Amateur choral singing is a lovely exercise in trust. As we rehearse, we have to trust that we’ll find the notes (and that the notes will find us); we have to trust the support of those around us; we have to trust that the simultaneous-but-fragmented attacks on various passages in random pieces of music result in a concert. And it’s usually the concert – with an audience applauding in all the right places and the warm approbation afterward – that solidifies that trust, makes the base sturdier and the next set of rehearsals even more productive. And anticipating the fun of the next concert even . . . funner.
Especially interesting is the trust that builds between the choir and the conductor. My first concert season with VCS was also Jen’s first season as Artistic Director. She’d already firmly established herself as someone who does wonderful work, but nevertheless, she and the choir were still getting to know each other. While we gamely took direction from her, there was still an underlying sense of “Um. . . . OK. . . .” Acceptance goes a long way, but even then, trust must be built.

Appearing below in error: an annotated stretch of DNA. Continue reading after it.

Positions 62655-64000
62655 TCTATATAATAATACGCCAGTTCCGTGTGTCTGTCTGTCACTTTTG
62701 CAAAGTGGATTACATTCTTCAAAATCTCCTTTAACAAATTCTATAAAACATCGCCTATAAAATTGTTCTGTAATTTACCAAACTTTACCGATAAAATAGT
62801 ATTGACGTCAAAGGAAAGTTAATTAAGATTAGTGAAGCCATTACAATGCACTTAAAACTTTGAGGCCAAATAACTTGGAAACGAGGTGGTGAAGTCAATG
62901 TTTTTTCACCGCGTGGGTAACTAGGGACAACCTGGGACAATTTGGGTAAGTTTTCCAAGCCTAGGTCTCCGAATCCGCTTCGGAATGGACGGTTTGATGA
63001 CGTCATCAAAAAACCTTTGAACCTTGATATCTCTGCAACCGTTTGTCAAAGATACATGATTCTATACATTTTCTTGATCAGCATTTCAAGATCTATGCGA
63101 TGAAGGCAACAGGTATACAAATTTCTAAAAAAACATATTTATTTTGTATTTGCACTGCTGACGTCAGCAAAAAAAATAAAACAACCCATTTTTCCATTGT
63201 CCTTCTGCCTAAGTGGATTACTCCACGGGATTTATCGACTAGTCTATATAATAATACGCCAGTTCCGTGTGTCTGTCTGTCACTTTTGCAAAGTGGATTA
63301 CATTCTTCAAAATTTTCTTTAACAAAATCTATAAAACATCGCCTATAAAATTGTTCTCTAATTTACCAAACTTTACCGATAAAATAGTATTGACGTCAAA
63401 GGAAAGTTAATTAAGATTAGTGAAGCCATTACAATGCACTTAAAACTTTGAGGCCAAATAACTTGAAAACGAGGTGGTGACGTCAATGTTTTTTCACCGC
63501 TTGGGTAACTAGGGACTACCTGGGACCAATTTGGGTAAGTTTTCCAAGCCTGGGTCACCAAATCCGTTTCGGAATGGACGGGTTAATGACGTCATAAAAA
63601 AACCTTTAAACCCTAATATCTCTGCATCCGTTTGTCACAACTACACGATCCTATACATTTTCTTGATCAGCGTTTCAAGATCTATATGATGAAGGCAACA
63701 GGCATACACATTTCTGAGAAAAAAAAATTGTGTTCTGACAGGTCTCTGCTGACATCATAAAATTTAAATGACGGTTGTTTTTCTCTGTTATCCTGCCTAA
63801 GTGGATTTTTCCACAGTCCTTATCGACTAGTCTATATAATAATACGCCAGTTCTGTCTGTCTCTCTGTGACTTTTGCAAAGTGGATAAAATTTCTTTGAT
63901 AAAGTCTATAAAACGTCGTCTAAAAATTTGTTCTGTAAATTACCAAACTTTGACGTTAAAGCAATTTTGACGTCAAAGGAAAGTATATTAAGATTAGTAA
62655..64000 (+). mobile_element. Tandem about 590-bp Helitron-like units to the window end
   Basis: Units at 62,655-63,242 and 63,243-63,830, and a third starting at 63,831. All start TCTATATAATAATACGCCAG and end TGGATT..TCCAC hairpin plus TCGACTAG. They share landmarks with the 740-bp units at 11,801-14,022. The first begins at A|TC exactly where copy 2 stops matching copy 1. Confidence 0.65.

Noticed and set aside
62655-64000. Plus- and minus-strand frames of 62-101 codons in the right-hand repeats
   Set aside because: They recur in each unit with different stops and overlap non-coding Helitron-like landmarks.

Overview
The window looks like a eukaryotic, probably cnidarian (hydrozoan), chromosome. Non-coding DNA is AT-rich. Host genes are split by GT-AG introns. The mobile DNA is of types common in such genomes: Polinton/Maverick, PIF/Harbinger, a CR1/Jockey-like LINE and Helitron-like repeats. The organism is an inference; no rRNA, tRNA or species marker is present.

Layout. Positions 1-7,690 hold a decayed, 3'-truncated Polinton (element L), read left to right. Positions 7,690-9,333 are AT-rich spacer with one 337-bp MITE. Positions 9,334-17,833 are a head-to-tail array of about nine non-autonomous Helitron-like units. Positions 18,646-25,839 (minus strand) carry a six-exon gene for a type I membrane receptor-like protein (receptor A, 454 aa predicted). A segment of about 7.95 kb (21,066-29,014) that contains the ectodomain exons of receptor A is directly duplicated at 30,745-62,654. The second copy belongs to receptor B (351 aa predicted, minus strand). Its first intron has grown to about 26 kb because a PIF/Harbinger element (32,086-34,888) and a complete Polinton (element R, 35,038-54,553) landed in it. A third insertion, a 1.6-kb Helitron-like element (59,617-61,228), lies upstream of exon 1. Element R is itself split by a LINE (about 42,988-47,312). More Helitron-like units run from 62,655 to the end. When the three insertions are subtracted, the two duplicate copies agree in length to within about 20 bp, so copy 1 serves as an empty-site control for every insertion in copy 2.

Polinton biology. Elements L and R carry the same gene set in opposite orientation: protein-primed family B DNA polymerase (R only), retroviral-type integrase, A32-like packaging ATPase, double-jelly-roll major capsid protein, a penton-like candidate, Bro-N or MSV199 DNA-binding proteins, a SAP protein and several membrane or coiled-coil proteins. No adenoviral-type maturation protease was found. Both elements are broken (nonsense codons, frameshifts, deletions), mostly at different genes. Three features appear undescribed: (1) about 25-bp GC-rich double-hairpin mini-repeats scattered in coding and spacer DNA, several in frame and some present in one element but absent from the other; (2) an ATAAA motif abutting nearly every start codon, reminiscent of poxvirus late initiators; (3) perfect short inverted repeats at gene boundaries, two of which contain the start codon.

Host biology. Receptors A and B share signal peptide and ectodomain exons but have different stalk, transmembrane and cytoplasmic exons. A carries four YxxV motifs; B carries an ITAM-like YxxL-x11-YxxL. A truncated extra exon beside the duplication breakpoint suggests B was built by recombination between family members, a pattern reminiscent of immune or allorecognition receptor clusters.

Flash forward three concerts, to the middle of a rehearsal to prepare for the season finale. We are marching diligently through a piece: the notes are there, the harmonies are there, we are increasingly mindful of the way our “r’s” sound. Jen stops us and begins to speak of . . . water. Of waves that are unceasing, but never sound the same way twice, of the rise and fall that is part of water’s natural rhythm, of fluidity, of sounds that ebb and surge. She asks us to start the piece over, and we sing again. The song is completely different and when we are through, some of us look at each other in astonishment.